After Scott B. Smith had published a short story for The New Yorker, the magazine's fiction editor learned of his then-unpublished novel A Simple Plan before reading it and forwarding it to an agent. Shortly thereafter, Smith learned that Mike Nichols was interested in purchasing the film rights to his novel.[5] Nichols spent a weekend reading the book, before contacting Smith's agent, and finalizing a deal the following Monday morning. Nichols purchased the rights for his production company Icarus Productions[6] for $250,000, with an additional $750,000 to come later from a studio interested in pursuing the project.[7] Smith’s manuscript of A Simple Plan was optioned for development at an independent film studio, Savoy Pictures. However, due to scheduling conflicts with a planned film adaptation of All the Pretty Horses, Nichols stepped down from the project.[8][c]

After learning of the film adaptation from Nichols, Ben Stiller joined the project and spent nine months working on the script with Smith. During preproduction, however, Stiller had a falling out with Savoy over budget disputes—among them was how Savoy’s reported $4 million offer to Nicolas Cage would affect the film’s budget. Stiller explained, ”The problem was Savoy. I don’t think they had a good understanding of how to make films happen.”[8] Unable to secure financing from another studio, Stiller left the production.[10] In January 1995, John Dahl was announced to helm the film, with Cage set to appear in a starring role, and filming likely to start during the following summer in the southern hemisphere or in Canada during the following winter.[11][10] In November 1995, following a series of box office failures, Savoy announced that it was retreating from the film industry.[12] Savoy was later acquired by IAC/Interactive Corporation, whose chairman, Barry Diller, put A Simple Plan up for sale.[8] This resulted in Dahl and Cage leaving the project.[8][10]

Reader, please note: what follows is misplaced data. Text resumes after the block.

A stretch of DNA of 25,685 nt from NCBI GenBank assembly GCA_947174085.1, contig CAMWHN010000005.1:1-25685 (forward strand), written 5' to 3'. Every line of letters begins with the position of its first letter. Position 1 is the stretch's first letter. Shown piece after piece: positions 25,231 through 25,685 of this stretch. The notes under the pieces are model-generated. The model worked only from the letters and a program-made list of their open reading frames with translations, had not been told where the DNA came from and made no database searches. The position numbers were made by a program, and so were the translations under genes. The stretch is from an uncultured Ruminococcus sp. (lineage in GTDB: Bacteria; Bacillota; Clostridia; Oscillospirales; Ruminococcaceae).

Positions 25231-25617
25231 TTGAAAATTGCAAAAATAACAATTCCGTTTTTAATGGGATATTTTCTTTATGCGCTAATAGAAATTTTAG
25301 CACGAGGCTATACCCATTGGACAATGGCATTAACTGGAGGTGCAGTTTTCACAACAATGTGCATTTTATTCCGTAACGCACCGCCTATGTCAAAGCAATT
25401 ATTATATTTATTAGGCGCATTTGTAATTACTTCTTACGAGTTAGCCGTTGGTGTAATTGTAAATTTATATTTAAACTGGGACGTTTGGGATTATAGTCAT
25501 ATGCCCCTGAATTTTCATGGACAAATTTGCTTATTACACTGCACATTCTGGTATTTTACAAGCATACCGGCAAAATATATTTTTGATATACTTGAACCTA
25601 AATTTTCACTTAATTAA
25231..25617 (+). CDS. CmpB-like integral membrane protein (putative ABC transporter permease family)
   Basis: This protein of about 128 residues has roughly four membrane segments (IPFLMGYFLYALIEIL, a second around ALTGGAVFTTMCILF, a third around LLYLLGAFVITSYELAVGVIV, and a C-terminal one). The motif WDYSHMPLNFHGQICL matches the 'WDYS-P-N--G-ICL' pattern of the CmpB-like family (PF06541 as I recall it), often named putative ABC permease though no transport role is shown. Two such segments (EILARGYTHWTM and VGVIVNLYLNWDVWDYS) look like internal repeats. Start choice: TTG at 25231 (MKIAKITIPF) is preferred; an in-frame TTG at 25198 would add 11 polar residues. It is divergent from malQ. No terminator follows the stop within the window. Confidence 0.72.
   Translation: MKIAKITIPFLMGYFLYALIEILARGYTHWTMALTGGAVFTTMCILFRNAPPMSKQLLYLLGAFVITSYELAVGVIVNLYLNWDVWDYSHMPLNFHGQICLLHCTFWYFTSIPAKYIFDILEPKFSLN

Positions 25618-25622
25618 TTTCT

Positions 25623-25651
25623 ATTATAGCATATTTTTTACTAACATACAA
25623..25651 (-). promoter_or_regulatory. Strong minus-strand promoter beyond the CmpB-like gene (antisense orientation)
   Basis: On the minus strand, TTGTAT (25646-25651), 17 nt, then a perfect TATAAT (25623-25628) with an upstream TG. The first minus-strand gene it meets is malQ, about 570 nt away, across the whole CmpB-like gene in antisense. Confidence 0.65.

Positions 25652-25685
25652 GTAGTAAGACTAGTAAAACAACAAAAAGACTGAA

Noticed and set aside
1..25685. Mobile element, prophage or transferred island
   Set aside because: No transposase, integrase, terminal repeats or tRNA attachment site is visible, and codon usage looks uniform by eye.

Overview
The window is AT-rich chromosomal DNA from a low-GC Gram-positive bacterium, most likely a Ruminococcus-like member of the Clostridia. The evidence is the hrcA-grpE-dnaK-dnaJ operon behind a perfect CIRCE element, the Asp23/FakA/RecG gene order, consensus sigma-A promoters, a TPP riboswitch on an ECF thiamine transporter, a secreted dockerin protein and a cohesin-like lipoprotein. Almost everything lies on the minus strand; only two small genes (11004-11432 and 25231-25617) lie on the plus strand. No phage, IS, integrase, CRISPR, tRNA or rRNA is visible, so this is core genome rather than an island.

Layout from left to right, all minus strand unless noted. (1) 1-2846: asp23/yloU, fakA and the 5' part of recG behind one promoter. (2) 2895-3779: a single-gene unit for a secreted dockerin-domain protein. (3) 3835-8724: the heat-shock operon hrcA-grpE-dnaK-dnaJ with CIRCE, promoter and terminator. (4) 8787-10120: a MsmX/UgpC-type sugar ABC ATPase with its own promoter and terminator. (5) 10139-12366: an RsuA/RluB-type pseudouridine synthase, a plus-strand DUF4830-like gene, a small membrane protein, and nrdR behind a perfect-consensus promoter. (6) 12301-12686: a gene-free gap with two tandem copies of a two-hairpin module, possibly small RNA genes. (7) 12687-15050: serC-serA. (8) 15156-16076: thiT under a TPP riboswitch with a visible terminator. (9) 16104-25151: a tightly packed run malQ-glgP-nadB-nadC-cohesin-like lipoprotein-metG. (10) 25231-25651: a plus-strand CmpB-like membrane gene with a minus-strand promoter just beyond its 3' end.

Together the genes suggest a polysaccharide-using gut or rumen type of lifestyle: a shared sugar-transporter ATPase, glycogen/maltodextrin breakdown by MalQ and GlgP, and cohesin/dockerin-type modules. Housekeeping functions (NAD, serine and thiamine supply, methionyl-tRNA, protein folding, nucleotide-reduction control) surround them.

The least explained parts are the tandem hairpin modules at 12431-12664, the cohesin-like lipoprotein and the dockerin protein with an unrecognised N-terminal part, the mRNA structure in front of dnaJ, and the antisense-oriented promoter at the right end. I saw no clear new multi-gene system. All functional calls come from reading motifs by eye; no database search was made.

The project was purchased by Paramount Pictures, where producer Scott Rudin hired John Boorman to direct the film. Boorman cast Bill Paxton and Billy Bob Thornton in the lead roles of Hank and Jacob Mitchell, respectively.[13] Rudin considered casting Anne Heche as Hank's wife Sarah Mitchell—a role that would eventually go to Bridget Fonda.[14] Boorman also took part in location scouting, and filming was set to begin during the first week of January 1998.[10] When a second investor left the project, Paramount refused to fully finance the $17 million production itself.[13][10] Although Boorman was able to secure financing, the studio feared that filming would not be finished before the end of winter.[10] Boorman ran into scheduling conflicts, which resulted in him leaving the production.[10]

Paramount then hired Sam Raimi to direct the film.[13] Raimi saw A Simple Plan as an opportunity to direct a character-driven story that differed from his earlier works, which were highly stylized or dependent on intricate camera movements. Smith said of Raimi, "I wasn't familiar with Sam's other work, but I met with him, and in talking to him I was very pleased. I felt like he understood the story. He understood the people. We grew up in the same area of the country. He knew what I was writing about and he knew how to tell the story in the right way."[5] Raimi's hiring came so late during pre-production, that he did not have to time scout locations; he relied on the previous locations visited during Boorman's involvement.[10] In December 1997, Fonda, who had previously collaborated with Raimi on Army of Darkness (1992), was cast as Sarah Mitchell.[3]